Cybersecurity poll finds 84% rethink engaging with breached businesses
KPMG says organizations should take a harder look at the systems and protocols.
TORONTO — A large majority of Canadians are reluctant to do business with companies that suffer a data breach, according to a new study released by KPMG.
The report also says about one-quarter of the people surveyed for the report have had their login credentials stolen from a trusted site.
The consulting firm’s report is based on responses from 2,004 people surveyed online by the consulting firm between Sept. 15 and 18.
KPMG conducted the poll about a month after the federal government revealed in August that thousands of stolen usernames and passwords had been used to apply for services.
The Treasury Board of Canada has since announced that it uncovered suspicious activities on more than 48,000 Canada Revenue Agency accounts following cyberattacks that occurred in July and August.
Among other things, the CRA managed access to federal financial support programs related to the COVID-19 pandemic. Online access was temporarily suspended but resumed by Aug. 19.
Although KPMG didn’t mention any specific incident, it did say cybersecurity threats had become more of a problem because the COVID-19 pandemic fuelled greater use of online accounts for working, shopping and connecting with other people.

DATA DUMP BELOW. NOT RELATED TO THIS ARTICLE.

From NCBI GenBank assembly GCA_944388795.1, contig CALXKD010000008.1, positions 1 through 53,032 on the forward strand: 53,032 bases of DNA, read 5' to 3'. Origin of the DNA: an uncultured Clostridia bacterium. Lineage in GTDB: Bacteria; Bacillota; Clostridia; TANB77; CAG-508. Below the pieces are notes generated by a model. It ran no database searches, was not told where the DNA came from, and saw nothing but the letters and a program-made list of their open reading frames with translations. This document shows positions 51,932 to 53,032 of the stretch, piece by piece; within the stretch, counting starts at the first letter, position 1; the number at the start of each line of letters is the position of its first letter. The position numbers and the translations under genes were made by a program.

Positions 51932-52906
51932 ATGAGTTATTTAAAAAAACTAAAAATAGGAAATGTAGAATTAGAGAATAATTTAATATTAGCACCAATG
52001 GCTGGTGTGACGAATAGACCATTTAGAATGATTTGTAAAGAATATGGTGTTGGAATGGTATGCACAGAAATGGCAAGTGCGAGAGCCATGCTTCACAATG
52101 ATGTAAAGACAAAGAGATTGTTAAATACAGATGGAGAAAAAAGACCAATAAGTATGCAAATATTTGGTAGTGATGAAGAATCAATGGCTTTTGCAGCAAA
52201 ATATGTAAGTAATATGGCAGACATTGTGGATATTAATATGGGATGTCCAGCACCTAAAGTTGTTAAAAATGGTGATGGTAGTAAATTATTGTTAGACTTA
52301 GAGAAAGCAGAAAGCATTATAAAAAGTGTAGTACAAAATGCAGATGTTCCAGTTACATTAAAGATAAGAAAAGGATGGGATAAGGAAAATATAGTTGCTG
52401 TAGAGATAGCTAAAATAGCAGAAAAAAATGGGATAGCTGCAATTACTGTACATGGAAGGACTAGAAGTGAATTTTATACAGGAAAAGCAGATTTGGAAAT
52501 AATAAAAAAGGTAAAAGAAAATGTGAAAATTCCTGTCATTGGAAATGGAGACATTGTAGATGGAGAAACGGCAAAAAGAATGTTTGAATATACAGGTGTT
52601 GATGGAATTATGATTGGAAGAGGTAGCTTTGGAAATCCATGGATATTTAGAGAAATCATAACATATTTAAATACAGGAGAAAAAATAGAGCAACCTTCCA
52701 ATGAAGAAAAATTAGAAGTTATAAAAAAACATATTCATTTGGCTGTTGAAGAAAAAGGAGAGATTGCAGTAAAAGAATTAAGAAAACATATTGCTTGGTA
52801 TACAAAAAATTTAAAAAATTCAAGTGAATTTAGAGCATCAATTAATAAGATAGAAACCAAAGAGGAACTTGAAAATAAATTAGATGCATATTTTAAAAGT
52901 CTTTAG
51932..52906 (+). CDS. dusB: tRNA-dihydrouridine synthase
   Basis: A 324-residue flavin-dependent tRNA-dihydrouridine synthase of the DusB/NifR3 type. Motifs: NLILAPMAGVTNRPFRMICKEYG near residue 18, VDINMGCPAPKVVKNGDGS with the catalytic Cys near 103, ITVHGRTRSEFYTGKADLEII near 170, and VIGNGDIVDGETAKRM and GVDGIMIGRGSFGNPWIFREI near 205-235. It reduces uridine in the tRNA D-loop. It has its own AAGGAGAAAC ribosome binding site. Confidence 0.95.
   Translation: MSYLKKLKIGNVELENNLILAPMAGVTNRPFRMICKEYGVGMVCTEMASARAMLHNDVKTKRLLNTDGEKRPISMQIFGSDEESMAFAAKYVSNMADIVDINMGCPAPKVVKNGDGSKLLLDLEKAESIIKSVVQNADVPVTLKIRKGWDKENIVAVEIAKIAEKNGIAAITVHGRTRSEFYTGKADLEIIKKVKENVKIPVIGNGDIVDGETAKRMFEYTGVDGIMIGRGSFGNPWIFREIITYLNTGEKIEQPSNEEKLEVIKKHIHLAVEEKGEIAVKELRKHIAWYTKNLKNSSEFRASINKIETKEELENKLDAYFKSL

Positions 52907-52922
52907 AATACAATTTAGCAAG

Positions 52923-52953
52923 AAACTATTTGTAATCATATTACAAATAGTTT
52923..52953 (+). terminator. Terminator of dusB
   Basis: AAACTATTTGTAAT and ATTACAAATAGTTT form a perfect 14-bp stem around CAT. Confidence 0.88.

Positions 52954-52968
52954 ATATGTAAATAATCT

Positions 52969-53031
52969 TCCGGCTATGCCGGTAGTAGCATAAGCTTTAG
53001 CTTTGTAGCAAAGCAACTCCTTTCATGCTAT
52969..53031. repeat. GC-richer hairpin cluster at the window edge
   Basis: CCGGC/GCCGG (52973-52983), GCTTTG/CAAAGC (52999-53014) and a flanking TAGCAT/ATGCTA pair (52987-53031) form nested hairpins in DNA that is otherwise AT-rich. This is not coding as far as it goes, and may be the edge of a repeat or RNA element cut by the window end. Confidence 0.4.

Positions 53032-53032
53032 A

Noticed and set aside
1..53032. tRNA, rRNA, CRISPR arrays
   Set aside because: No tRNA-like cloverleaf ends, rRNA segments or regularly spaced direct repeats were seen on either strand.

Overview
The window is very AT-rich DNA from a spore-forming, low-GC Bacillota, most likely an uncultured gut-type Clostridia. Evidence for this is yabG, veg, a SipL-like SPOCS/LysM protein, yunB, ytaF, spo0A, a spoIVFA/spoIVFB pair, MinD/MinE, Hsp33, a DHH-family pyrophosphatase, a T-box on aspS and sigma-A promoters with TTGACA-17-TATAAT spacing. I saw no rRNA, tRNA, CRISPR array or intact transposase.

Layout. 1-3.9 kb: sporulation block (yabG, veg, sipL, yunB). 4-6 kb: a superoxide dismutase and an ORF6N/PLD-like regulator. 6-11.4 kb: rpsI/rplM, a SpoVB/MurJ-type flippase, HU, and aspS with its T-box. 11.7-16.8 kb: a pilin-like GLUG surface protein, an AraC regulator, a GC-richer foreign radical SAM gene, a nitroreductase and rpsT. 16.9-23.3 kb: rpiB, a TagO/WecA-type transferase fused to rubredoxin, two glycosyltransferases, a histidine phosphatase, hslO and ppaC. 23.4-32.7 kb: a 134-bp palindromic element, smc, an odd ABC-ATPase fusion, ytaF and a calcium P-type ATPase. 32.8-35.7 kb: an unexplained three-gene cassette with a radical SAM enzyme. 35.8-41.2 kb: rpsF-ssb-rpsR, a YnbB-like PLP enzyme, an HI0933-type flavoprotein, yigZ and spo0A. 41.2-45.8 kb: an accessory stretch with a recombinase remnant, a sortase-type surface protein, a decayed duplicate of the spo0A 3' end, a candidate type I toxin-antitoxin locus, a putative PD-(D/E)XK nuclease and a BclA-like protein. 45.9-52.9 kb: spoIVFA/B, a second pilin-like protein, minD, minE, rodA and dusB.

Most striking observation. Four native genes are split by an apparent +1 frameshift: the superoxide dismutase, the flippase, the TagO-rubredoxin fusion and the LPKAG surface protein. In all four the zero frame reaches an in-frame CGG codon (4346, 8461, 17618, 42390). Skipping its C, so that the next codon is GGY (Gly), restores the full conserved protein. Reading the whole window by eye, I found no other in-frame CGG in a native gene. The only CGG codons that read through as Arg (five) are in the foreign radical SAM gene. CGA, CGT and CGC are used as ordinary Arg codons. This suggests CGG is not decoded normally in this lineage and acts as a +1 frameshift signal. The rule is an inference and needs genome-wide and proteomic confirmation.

Hartaj Nijjar, a KPMG partner and national leader of its cybersecurity practice, said that organizations should take a harder look at the systems and protocols.
“Cyber criminals are ruthless. They’re after your identity, login credentials, money, and sensitive information,” he said in a statement
The KPMG poll, which comes ahead of a government-led national public awareness campaign, found evidence that data breaches can alienate customers.
KPMG says 84% of respondents would consider taking their business elsewhere if a company failed to keep their data safe.
It also says 90% of them said they were “leery” about sharing their personal or financial information with any organization that’s had a data breach.
Online polls can’t be assigned a margin of error because they’re not considered truly random.
However, 54% of the poll’s respondents said they shop online more than they ever did pre-COVID-19.
An equal number said they have received “a lot more” suspicious emails in the last six months.
And, while 25% of respondents overall said they’d had their login credentials stolen from a trusted site that was hacked, some subgroups were more susceptible than others.
For instance, KPMG said 34% of respondents aged 18 to 34 had suffered from stolen credentials.
— With files from CP reporter Jim Bronskill in Ottawa